Within a packed room of animal welfare leaders, Paul Terry, SPHR, ACC, delivered his SAWA session, “Your Role in Developing Your Leadership Team.” Terry, an ESTJ from Boulder, Colorado, founded his firm, Paul Terry Consulting Group, in 2013 after 20 years in corporate HR.
Terry started by describing his very first day in a leadership role at Exxon in Baton Rouge, Louisiana. On his first day on the job, an employee who the day prior “seemed just fine” came into his office frustrated and overwhelmed. Terry asked her to go write a list of her priorities and tasks. However, she left more frustrated and more overwhelmed. Terry realized he was listening to his team member at the surface level and hadn’t tried to truly understand what was causing her frustration.
“When trying to understand team members’ challenges, pay attention to what’s beneath the tip of the iceberg.”
“What are your most pressing people questions?”
Terry asked the group to pair up and answer the question, and the attendees shared struggles with capacity, communication issues, lack of developed leaders, resistance to change, skills and training, compensation issues, generation differences and more.
He then shared a 2011 SHRM in which leaders reported developing talent as their top issue in human resources.
Leaders Must Be Able to Have an “Enterprise” Leadership View
Terry described “enterprise” as leaders who:
- Push out support and pull in information
- Facilitate more than direct
- Realize they don’t know everything
- Understand a large part of their role is to help solve problems
- Work very well with their peers
- View their team as all being “in it together”
- Look at the broader picture and anticipate trends
“Teams that are led by enterprise leaders are 23% more likely to be highly innovative, and 15% more likely to come up with new ideas and generate solutions to new or unanticipated problems.”
Your Role in Developing Your Team
Terry offered three core lessons for leaders to adopt:
- Embrace the fundamental responsibility that developing others is core to your role
- Apply the six coaching behaviors
- Reserve the time
- Show genuine interest
- Ask insightful, open-ended questions
- Listen carefully
- Share feedback thoughtfully
- Be a resource
- Use multiple development methods to help people grow
There are two general coaching strategies: expert (tell) vs discovery (ask)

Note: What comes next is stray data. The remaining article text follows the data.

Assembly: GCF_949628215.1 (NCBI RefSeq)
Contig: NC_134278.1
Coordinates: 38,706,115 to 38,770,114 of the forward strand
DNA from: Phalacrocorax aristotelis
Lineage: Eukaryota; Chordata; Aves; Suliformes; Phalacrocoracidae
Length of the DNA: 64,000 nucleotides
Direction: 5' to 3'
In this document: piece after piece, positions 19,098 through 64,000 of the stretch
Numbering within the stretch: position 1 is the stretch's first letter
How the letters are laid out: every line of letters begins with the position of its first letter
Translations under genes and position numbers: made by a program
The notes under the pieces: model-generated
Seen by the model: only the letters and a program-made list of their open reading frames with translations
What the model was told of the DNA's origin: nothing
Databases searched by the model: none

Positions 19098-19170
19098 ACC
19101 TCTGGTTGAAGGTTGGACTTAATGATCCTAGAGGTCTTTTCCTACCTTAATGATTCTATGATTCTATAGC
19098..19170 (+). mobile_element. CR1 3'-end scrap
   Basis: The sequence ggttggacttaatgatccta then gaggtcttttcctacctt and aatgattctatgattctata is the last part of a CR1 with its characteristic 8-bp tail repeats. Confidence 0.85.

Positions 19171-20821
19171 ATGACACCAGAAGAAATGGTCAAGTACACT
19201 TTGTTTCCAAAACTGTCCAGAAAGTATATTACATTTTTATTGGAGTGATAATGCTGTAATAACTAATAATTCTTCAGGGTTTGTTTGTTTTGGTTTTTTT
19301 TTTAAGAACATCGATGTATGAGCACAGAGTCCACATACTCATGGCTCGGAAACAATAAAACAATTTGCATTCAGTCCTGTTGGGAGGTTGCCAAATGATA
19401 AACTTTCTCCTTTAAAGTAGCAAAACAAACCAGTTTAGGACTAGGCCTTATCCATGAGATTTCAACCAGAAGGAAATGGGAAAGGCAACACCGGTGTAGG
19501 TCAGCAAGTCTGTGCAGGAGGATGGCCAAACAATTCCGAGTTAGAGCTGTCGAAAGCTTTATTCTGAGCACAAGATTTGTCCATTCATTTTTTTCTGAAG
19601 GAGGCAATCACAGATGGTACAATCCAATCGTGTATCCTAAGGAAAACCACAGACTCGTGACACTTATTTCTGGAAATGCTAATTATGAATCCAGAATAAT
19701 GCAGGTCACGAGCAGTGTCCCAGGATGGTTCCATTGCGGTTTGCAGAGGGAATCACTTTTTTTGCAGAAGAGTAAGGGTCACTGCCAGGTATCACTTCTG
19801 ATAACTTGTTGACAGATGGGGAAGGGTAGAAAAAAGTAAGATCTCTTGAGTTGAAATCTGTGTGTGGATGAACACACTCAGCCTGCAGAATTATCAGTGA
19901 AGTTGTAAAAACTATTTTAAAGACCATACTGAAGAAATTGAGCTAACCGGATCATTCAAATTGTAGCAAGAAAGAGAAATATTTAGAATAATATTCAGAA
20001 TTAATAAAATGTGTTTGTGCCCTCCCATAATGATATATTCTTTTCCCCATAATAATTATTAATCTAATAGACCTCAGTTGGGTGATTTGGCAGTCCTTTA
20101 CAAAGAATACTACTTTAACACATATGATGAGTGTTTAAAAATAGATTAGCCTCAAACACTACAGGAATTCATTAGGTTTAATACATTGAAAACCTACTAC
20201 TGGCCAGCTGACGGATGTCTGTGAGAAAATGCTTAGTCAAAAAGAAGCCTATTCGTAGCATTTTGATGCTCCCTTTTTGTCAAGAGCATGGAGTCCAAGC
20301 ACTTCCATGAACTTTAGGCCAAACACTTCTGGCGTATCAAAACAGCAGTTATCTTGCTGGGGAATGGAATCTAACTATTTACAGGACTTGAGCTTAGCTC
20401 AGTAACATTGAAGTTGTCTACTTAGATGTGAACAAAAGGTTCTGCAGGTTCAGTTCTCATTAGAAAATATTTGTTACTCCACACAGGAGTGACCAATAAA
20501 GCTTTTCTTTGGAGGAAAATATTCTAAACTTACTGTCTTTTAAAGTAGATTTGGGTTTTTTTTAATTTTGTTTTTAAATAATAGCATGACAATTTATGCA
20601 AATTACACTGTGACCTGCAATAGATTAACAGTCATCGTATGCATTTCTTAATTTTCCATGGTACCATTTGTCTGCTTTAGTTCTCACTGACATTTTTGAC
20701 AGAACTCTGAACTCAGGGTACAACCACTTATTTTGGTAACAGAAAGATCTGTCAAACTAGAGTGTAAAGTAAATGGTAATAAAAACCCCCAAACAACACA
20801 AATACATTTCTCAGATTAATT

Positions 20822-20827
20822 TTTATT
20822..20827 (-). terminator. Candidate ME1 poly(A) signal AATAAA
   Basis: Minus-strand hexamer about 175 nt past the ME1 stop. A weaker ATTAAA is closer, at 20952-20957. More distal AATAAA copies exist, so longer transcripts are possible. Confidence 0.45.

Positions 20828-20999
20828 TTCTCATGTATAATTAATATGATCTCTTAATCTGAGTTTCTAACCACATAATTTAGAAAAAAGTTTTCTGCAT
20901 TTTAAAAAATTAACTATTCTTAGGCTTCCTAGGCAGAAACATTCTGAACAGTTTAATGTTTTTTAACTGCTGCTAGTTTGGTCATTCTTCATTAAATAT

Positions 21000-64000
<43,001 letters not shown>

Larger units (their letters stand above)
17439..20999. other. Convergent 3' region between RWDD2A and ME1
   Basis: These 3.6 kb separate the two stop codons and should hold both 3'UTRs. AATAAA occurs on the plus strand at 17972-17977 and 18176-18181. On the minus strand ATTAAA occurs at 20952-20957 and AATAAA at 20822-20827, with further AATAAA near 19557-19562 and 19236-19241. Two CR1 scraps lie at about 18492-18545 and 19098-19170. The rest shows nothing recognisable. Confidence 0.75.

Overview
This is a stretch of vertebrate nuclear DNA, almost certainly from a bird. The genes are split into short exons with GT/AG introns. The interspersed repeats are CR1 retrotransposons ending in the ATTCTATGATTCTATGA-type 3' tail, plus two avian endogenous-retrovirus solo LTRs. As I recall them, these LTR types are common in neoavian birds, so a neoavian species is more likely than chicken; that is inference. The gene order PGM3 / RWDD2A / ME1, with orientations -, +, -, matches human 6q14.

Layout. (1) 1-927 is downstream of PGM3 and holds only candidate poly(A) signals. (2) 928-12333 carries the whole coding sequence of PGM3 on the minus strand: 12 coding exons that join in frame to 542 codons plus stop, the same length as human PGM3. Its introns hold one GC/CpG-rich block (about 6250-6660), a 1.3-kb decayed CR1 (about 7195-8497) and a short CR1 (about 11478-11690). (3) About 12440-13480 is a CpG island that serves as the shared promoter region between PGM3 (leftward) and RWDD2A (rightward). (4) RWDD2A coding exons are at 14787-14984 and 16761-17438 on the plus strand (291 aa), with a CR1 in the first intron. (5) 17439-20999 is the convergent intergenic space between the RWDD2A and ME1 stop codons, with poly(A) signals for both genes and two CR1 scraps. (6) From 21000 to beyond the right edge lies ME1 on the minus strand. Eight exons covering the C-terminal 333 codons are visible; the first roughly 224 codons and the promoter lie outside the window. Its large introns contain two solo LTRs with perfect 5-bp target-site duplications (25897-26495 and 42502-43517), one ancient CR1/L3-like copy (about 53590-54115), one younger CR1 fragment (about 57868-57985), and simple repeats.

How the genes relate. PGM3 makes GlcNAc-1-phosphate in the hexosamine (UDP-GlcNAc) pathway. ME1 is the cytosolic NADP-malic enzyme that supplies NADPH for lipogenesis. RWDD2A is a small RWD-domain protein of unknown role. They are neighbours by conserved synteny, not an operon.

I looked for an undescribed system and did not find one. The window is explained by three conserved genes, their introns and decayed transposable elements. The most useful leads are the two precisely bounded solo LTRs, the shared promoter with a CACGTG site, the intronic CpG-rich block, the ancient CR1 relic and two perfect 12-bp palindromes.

In the expert approach, we provide advice, teach others and solve problems. We often do this because it feels faster, we’re able to dictate that things get done the way we want them and frankly, it’s what we’re used to.
In the ask approach, we withhold judgment or advice, let others learn and make connections from their insights and create their own solutions.
Terry says, “If the building is on fire, use the expert approach. But it you want to develop enterprise leaders on your team, you must use the discovery approach.”
Emotional intelligence is at the core of effective leadership.
In the ask approach, we listen and guide, rather than tell. We ask insightful, open-ended questions to understand how our team members are doing and to help them solve problems. Terry shared a long list of example questions that included:
- How will you find out?
- What’s important to you?
- What would be a win for you?
- What did you learn?
- What would it take to change that?
Following curiosity is at the core of good coaching.
Use Multiple Development Approaches
Terry described how different development approaches are more impactful at different points in team members’ careers. Early in our careers, training and education programs are critical, but over time, on-the-job leadership experiences become the most impactful.
His recommended breakdown on where development time should be spent:
10% – Formal/Self-Directed includes training, study, conferences, formal education and reading books
20% – Feedback/Coaching includes receiving coaching and mentoring, networking and feedback from peers and coaches
70% – On-the-Job Experiences helps us learn to stretch and rotate assignments, focus on special projects, work on task forces and serve in cross-functional roles
Terry ended with two quotes:
“To help others develop, start with yourself! When the boss acts like a little god and tells everyone else they need to improve, that behavior can be copied at every level of management. Every level then points out how the level below it needs to change. The end result: No one gets much better.”
– Marshall Goldsmith
“Do you understand that it’s your team’s accomplishments and what they do because of you, not for you, that will generate your mark as a leader?”
Nancy Badore (as quoted by Keith Ferrazzi in Never Eat Alone)
Mr. Terry has over 20 years experience helping organizations align their business strategy with their people practices and systems. He works with leaders around the globe to develop their team management and strategic leadership skills. You can reach him on Twitter, @pterry91.
This article was written live during the 2015 Annual Society of Animal Welfare Administrators Conference. This post reflects our bloggers’ understanding of the session and the materials shared by presenters.